Masi washes all the dishes and pots and pans and every other day she washes clothes, often by hand. Some Masis also cook the rice and the bread that we would use for lunch and dinner. After Masi leaves the house, her daily grind has not come to an end, she would move on to her next paying household to perform the same duties again. Our Masi, with her young girls in tow, cleaned four to five houses in our neighborhood before returning home to clean her own. Now, I sit here in air conditioning, typing on my laptop, wondering how I will pay my mortgage this month or if my latest check will arrive in time to buy groceries. I have worries, enough to bring me to tears. It is at this point that I remember Masi and her family and her daily struggles, that will likely accompany her to the grave, and I thank God for my blessings. I ask Him for strength. And I pause to whisper a prayer for Masi.

Not Everything Is Quantifiable

When I was safest, I didn’t know that I was safe. When I was happiest, I didn’t know that I was happy. I don’t mean safe as in protected from physical danger. I refer to the time before I had to feel responsible for my every action. By safe, I mean I didn’t have any financial worries, no obligations, each day involved a series of interactions defined as happy, sad, good, bad…in retrospect, everything then seemed simple. Although, at the time I didn’t see it that way. Safe meant freedom from awareness of accountability. The promise of ‘tomorrow’ loomed large, mystical, and alluring. Knowing that the sun would rise in the morning was enough to help me bear today. The world revealed itself a farce, but then it didn’t matter. Now, it does.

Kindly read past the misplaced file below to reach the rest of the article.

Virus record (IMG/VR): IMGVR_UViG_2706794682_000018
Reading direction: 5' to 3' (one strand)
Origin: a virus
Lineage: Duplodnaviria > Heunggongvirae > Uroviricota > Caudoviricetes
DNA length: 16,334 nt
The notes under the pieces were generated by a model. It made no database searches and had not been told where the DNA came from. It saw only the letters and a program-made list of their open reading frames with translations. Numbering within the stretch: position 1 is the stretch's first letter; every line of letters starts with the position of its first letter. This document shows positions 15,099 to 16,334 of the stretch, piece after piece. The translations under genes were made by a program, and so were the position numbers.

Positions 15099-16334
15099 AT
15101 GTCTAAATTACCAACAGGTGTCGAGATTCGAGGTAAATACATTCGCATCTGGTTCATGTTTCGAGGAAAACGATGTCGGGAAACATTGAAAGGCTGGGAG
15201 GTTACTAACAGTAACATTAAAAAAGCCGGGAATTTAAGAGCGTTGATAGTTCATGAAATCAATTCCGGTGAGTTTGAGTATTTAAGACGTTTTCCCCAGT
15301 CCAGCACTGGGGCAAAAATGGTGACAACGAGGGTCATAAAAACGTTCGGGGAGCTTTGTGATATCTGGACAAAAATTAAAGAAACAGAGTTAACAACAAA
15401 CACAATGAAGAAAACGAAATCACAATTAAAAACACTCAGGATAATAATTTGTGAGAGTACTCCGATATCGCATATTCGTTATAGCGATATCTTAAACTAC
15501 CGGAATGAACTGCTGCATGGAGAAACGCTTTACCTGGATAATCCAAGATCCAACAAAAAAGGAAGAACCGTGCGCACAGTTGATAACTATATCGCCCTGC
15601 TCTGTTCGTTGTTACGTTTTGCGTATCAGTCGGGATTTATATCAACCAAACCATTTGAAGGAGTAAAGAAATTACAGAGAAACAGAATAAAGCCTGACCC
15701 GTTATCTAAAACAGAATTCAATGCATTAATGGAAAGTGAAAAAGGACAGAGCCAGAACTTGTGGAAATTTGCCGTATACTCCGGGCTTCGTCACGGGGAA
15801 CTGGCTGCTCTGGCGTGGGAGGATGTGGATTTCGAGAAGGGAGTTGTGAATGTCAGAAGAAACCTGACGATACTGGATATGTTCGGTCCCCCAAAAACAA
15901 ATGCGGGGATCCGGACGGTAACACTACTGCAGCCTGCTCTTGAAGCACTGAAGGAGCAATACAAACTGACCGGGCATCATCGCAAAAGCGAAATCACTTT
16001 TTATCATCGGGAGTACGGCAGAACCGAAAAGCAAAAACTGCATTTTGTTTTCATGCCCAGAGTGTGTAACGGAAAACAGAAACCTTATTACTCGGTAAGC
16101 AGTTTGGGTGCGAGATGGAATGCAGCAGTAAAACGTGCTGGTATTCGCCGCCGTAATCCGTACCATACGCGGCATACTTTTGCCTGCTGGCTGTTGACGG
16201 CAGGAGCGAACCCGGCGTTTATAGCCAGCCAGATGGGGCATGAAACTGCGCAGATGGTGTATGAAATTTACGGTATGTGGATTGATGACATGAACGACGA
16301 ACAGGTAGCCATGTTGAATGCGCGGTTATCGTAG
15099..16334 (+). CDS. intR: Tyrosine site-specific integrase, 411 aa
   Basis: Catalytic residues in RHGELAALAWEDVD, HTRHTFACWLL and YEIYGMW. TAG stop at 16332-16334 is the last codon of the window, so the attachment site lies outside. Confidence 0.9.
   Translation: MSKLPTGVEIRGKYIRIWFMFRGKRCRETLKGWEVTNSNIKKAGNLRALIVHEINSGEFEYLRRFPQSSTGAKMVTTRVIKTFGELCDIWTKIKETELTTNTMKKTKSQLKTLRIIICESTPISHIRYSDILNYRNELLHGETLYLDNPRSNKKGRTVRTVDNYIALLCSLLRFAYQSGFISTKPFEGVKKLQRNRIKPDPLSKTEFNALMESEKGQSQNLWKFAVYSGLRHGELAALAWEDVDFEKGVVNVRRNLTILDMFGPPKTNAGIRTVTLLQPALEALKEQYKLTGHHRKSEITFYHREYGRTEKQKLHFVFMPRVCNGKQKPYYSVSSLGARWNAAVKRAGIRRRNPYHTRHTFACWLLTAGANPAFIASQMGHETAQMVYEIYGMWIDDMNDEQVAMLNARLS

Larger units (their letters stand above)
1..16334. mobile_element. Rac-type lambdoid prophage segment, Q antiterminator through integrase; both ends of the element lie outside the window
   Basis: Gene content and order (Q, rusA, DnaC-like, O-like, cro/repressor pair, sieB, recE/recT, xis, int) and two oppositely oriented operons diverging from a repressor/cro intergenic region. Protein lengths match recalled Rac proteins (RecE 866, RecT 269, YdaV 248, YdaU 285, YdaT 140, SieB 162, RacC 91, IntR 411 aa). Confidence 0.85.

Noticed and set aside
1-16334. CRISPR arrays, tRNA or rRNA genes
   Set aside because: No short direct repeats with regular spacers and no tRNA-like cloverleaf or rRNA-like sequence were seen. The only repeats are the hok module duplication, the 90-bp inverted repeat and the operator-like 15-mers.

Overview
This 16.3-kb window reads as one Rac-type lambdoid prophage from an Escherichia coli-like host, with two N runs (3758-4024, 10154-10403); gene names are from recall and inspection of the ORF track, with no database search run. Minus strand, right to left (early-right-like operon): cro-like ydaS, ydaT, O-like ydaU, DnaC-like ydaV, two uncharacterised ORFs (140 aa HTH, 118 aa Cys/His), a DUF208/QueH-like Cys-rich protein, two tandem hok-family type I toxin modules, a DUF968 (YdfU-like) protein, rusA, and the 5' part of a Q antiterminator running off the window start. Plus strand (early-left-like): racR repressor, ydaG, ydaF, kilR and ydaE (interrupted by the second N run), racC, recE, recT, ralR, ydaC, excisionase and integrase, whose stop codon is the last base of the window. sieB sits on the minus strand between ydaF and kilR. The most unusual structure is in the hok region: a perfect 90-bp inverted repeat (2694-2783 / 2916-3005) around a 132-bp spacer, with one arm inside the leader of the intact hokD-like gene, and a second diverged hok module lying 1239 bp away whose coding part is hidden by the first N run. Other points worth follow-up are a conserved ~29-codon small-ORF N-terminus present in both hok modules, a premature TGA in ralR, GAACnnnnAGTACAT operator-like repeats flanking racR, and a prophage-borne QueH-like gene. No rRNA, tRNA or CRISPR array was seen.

I see a man. He struggles to earn, to pay the bills, to bring home the food, to feed the mouths that eat and complain in the same breath. I see a woman. She made herself prisoner to the expectations of others, panders her soul to justify her place in this space. I see children. They starve for love and search the ‘Why?,’ while media herds them to conform. It’s a pressured cycle, spinning just fast enough to hold them in orbit, but not fast enough to allow them to break free.  There was a time I yearned for the ‘Father Knows Best’ standard, assessing my own experience as abnormal. I wanted routine schedules, routine goals, shared meals, laughter, love…hindsight reveals precisely how abnormal that expectation was. I’ve learned that I cannot control my surroundings or the people around me. The most I can control is myself, and even that challenges me.

I worry for those who wallow there. They have not yet grasped who they are or where they are going. The cycle traps them. Inside they yearn for something they cannot define. They yearn till it aches and take round trip excursions in drug-influenced bliss, imagining that they have escaped, only to return further lost and deeper in spiritual debt. They don’t understand what’s missing. After all, modern scientists claim that they can only believe in that which they see, touch, and measure. They cannot see the pain. A doctor will ask them to rate it on a scale of one to ten. But who’s to prove that his five equals her five. They cannot see the love. Is what I feel the same as what you feel at any given time? How could I ever know? Pain, love, and hate are just a few abstract emotions that we claim to experience but we cannot prove. Does that mean that they do not exist? And what of hope? Is it real, if I cannot catch it between my fingers nor taste it on my tongue?